By Drew Hayden Taylor
Originally published in December 2013
Why is it always the Lakota? Personally I have nothing against the Lakota. I have met many in my travels and they all seem cool and great people. Was it that memorable showdown with Custer back in 1876 that made them so popular, or the more recent movie “Dances With Wolves” perhaps? It seems they have a better publicist than most nations.
Before I continue my rant, perhaps some context is in order. Just recently I returned from a trip to Spain. My novel, “Motorcycles And Sweetgrass” was translated into Spanish and I was there for the launch and a small publicity tour.
At one event in the town of Alicante near the Mediterranean, there was a gentleman quietly waiting in the audience for my reading/interview. He had contacted my publisher a week before, having seen some of the publicity, to say that he was going to try and be there.
The guy, who had hitchhiked 10 hours to attend, was wearing jeans, a t-shirt with a simple unadorned open vest. Over his shoulder he wore a leather bag with fur trimming. Add to this an impressive bone choker around his neck.
His long hair was tied off in the back with a feather and beaded hair clip. He looked very Native. In fact, when he arrived at the book store before me, the translator thought he was me. In truth, not a drop of Native blood flowed in him. Pure Spanish. Didn’t even speak a word of English. And then I showed up, in dress pants, a nice shirt, short blondish hair, and blue eyes. Once again, I disappointed an audience in Europe.
This guy was what I called a Fandian – a fan of Indian (or more correctly, First Nations) culture. There are lots of them out there scattered across the globe. And frequently they know more about us than we do.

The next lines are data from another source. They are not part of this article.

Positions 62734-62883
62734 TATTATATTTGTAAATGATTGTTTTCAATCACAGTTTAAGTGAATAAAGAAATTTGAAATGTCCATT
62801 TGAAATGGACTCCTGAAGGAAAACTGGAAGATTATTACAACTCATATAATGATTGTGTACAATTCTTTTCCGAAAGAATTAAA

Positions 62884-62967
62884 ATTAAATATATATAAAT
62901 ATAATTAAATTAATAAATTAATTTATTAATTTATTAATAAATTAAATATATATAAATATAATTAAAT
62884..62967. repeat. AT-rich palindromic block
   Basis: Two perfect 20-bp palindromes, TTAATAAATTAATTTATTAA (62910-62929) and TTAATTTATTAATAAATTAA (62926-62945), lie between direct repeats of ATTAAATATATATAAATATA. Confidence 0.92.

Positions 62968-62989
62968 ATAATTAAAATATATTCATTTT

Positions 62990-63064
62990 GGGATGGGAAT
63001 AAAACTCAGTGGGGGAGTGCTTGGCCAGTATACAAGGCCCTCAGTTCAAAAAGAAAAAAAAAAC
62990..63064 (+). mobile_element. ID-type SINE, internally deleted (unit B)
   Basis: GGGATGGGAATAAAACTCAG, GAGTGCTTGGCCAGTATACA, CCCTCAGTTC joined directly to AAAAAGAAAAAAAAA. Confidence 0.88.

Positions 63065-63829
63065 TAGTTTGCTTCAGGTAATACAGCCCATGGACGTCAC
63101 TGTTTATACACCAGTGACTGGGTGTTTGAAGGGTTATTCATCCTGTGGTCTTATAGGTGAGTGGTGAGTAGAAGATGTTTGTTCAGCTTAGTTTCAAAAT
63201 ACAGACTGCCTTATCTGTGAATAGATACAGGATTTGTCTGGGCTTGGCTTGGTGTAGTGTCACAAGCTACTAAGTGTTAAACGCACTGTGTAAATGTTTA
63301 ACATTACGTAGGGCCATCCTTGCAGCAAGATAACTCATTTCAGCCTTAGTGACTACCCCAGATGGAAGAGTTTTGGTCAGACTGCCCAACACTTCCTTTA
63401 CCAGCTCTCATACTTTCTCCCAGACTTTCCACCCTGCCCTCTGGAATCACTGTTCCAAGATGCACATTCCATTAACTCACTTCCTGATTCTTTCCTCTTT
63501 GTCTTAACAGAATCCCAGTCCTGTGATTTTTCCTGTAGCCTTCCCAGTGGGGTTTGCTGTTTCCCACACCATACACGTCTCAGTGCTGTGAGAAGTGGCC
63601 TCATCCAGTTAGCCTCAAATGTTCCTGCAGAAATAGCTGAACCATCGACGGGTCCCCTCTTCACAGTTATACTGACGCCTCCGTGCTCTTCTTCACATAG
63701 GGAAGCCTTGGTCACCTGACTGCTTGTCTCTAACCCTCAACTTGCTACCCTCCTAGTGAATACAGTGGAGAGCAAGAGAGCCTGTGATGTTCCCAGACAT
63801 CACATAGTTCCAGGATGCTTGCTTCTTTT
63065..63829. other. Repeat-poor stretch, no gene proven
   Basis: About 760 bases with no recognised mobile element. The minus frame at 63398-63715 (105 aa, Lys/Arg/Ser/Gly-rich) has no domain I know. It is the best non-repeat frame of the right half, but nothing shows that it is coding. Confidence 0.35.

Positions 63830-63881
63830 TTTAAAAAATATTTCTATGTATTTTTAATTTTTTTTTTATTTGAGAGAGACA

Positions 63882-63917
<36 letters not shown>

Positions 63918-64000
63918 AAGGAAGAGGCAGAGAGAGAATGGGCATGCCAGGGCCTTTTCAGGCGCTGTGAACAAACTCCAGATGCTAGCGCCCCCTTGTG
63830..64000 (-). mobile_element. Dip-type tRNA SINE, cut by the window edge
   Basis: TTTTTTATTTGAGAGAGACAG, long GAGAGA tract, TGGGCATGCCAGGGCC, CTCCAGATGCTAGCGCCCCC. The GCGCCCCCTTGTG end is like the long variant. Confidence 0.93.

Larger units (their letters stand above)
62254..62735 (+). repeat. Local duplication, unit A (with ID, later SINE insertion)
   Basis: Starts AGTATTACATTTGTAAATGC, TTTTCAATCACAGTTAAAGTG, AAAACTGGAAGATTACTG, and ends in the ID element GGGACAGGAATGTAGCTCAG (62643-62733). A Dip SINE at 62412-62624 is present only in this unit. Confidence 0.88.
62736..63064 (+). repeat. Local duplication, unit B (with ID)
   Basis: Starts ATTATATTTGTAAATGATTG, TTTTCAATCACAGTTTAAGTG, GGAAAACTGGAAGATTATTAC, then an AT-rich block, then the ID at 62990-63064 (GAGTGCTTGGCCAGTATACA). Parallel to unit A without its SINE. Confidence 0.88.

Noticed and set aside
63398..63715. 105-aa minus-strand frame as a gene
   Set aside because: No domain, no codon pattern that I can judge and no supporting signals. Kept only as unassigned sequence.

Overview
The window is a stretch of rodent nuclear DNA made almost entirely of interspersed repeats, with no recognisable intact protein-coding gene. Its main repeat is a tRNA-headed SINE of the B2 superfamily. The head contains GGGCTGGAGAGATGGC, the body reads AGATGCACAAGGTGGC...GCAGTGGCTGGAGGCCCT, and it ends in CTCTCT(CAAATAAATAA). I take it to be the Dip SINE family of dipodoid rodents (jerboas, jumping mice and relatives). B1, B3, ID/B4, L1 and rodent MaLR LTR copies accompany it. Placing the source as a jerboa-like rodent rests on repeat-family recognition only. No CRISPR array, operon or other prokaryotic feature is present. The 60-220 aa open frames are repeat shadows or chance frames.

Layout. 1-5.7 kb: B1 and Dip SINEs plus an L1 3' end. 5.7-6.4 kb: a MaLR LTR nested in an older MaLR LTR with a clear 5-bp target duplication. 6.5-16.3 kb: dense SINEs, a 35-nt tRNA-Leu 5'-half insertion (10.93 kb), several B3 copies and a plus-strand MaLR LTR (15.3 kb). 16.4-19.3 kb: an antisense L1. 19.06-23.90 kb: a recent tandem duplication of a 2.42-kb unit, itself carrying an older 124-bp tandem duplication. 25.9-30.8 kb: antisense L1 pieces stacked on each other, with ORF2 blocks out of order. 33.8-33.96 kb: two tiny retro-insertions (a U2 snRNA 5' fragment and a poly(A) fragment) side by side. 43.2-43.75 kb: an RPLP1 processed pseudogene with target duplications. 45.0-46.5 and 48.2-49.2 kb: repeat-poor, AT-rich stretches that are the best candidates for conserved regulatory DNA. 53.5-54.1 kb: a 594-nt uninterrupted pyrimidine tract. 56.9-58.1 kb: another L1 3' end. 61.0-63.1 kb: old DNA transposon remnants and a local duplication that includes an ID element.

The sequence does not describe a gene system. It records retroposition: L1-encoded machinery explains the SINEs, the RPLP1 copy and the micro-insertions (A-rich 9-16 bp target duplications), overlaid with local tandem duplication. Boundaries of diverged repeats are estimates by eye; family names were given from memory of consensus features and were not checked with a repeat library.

Over the years I have lectured all across that far off continent, in particular, in Germany. It’s no secret how fond and obsessed many Germans are with Native culture.
There are clubs that embrace various Native customs and practices. They have powwows. A few live in tipis. I have come across various stores in many different German towns that sell only Native jewelry, pottery, dreamcatchers/medicine wheels, cuisine, etc.
In one way it’s quite flattering. In another way, the romanticizing can get quite annoying. It’s hard describing the thrill of hunting buffalo bareback when you live in central Ontario in a brick bungalow and have led a primarily horse-free existence.
And the Lakota, for whatever reason, have an especially proud place in Fandian hearts.
Once when I was directing a documentary on William Commanda and his Gathering of All Nations in Kitigan zibi, Que., I met and interviewed many people from all over the world, including these three people (two white women, one Black guy) from New York City, who said they followed the Lakota spiritual path, holding their ceremonies in Central Park. It takes all kinds of people, I suppose.
And now, unexpectedly, this guy in Spain. He told me he and a group of followers call themselves the Clan of the Wolf or Clan Del Lobo, and live up in northern Spain. They have opted to embrace the Lakota lifestyle. Their Web site is amazing… though obviously I could not read it. But it’s very pretty.
And this gentleman’s dream, and quite probably many of his associates, is to visit the Lakotas next year and live with them.
I asked him how he planned to do this without speaking any English. He didn’t think it would be much of a problem. “We will find a way” I believe was his translated response. Well, that should be an interesting experience for both parties.
I am not even sure if this guy has ever even heard of the Ojibway/Anishnawbe. Yes, we weren’t at Little Big Horn… there was a baseball tournament that weekend. And you know Ojibways and baseball.
Instead of “Dances With Wolves,” we had “Dance Me Outside.” Though the original story dealt with the Plains Cree (as filtered through a White guy’s perception), the movie and subsequent series was shot in Ontario. Dancing is dancing….
So I ended up telling this guy about great Ojibway places and things like Head Smashed In Raccoon Jump and the great battle of Sciatica (not to be confused with Wounded Knee).
I know. I’m bad.